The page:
It pays to DIY7 min read . Updated: 23 Aug 2009, 07:53 PM IST
It pays to DIY
It pays to DIY
Insurance agents have possibly existed since the shippers got together at Lloyds of London. But in recent times in India, insurance is being bought heavily. Many are seeking out cover for protection rather than for the traditional tax-saving or investment reasons. Naturally, then, selling is going beyond the traditional sellers, the agents.
Buying. You can do this without an agent, either offline or online. For instance, you can meet the direct sales team of an insurance company. Else, you can call toll-free numbers, or send a message from your phone directly to the company. This works well provided you are clear about what you want to buy and which insurer you want to deal with.
If you want to buy online, although this is not very popular yet, you can do so as well. You will have to fill out an application form after reading the brochure and illustration and pay the premium online. However, it has an offline component too: You have to submit the mandatory ‘know your customer’ (KYC) documents. Besides, few insurers will sell you a life policy with a high sum assured online as it needs to be cleared, depending on the medical records of the customer. Online buying is popular for non-life policies.
Post-purchase services. If you buy a regular premium policy, you can pay through ECS (electronic clearance scheme) or sign in on the company’s website and make payments using credit cards or Internet banking. For that, you need to register for an online account on the insurer’s website. You can also switch funds or redirect premiums after you have done so. The offline channels for subsequent premium payments include the company’s branch offices, designated banks or other partners.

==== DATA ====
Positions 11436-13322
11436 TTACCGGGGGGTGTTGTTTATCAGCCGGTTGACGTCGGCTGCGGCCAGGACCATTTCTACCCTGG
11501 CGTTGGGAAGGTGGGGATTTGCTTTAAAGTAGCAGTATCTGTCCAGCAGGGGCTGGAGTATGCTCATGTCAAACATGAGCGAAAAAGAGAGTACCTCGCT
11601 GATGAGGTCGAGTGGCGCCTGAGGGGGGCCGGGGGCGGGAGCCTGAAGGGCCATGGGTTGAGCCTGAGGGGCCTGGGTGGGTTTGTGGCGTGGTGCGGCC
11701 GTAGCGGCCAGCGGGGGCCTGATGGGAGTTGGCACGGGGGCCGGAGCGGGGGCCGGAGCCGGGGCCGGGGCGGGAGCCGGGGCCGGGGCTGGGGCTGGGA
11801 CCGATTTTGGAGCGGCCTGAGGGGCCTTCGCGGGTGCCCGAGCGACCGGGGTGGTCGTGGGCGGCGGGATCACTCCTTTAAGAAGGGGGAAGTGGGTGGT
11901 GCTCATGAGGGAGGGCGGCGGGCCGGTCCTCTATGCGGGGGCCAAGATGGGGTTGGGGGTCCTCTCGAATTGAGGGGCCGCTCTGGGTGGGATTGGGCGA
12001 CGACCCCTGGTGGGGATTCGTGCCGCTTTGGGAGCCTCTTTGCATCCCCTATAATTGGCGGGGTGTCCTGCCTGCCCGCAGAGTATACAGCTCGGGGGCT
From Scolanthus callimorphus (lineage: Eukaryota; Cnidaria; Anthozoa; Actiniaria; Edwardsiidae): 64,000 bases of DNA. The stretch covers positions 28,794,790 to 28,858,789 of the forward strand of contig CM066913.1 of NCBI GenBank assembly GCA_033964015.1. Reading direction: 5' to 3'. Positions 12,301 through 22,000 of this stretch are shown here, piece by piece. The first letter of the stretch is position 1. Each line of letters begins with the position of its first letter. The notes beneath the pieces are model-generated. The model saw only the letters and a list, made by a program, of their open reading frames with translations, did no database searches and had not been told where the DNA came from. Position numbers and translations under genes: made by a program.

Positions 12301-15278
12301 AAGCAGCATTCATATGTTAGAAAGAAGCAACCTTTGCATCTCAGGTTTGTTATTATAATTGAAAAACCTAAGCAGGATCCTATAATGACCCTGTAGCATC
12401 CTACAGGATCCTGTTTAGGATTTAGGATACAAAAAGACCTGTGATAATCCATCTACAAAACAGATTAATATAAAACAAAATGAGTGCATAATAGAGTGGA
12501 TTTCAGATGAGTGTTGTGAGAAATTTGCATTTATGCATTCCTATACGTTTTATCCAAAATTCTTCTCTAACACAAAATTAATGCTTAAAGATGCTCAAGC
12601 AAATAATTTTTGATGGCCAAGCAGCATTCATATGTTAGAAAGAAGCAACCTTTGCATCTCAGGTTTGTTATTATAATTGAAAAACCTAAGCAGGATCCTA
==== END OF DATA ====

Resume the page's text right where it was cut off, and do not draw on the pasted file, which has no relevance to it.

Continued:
Life policy claims. Policyholders should make sure policy and nominee details are filed properly and are easily accessible. In the event of death of the policyholder, the nominee needs to submit the original life insurance policy, the claim form, accompanied by a copy of the death certificate. The request can be made online or at the branch office. In case of accidental death, documents such as an FIR may be required.
This is one place where DIY can make a big difference.
Buying new. Fix your budget and, if you need a loan, how big an EMI (equated monthly instalment) you will be comfortable paying—and stick to these. New projects are typically sold through marketeers, but there’s no harm checking if the developer will sell directly at a lower price. Do some searching yourself. Check the credentials of the developer. Search Internet forums and talk to the lending institution that has approved the project. Even for approved projects, appoint a lawyer to ensure that the title is clear, that you can hold the developer to its delivery commitments, and you have mid-term exit clauses. Finally, check the progress of construction regularly and try to form a group of people who have a share in the same project. This will help you if the project gets stuck and you have to contact the developer.
Buying or selling old. Avoid brokers if possible. Sound out family and friends. They might know someone looking to buy or sell. Go on the property classifieds, online and in newspapers. Once you zero in on the property, proceed with the follow up just as you would with a new project.
Financing. Do not depend only on lenders that have approved a project for a home loan. They may not give you the best rate. Shop around and bargain hard. Definitely check with your regular banker. He is likely to give you a good deal. If you can access the cash, few developers can refuse to sell you a property.
Mutual fund brokers and distributers earn a commission from the amount you invest for helping you with advice and paperwork. Now, with capital market regulator Securities and Exchange Board of India (Sebi) abolishing entry loads, you and your broker must agree on a fee that you will pay him for his services. But you can avoid that if you do your investing yourself.
Application form and offer document. These are available as downloads at the websites of mutual fund houses. Make sure you read at least the scheme information document (SID)— commonly referred to as the offer document—before investing.